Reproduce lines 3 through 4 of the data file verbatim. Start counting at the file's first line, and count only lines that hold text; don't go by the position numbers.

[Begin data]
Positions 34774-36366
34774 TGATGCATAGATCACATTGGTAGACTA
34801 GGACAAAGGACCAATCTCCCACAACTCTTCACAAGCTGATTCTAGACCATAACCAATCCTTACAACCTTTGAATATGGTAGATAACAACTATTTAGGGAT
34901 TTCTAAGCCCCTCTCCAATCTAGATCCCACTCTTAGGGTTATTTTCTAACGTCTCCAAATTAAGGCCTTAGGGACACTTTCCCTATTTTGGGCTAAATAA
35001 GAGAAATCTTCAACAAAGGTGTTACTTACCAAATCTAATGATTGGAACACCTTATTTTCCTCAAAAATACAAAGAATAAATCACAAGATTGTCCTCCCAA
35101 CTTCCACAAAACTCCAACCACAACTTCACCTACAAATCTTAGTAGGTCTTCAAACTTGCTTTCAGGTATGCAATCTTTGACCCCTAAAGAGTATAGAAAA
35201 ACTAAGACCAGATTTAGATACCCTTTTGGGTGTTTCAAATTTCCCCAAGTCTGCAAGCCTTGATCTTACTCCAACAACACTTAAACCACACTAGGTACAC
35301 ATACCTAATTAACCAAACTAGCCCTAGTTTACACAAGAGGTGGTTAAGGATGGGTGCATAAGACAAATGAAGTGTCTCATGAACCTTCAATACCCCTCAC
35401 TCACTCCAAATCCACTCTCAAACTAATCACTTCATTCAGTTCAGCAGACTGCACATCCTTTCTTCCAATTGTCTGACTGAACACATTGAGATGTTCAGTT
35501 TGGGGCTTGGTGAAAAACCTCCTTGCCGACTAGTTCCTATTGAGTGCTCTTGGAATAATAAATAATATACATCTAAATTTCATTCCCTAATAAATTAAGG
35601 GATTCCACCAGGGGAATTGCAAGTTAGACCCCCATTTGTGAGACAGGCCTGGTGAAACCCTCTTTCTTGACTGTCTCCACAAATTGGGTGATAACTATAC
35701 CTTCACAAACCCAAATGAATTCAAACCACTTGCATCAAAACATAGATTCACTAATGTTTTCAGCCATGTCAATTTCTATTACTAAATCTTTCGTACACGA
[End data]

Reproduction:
34801 GGACAAAGGACCAATCTCCCACAACTCTTCACAAGCTGATTCTAGACCATAACCAATCCTTACAACCTTTGAATATGGTAGATAACAACTATTTAGGGAT
34901 TTCTAAGCCCCTCTCCAATCTAGATCCCACTCTTAGGGTTATTTTCTAACGTCTCCAAATTAAGGCCTTAGGGACACTTTCCCTATTTTGGGCTAAATAA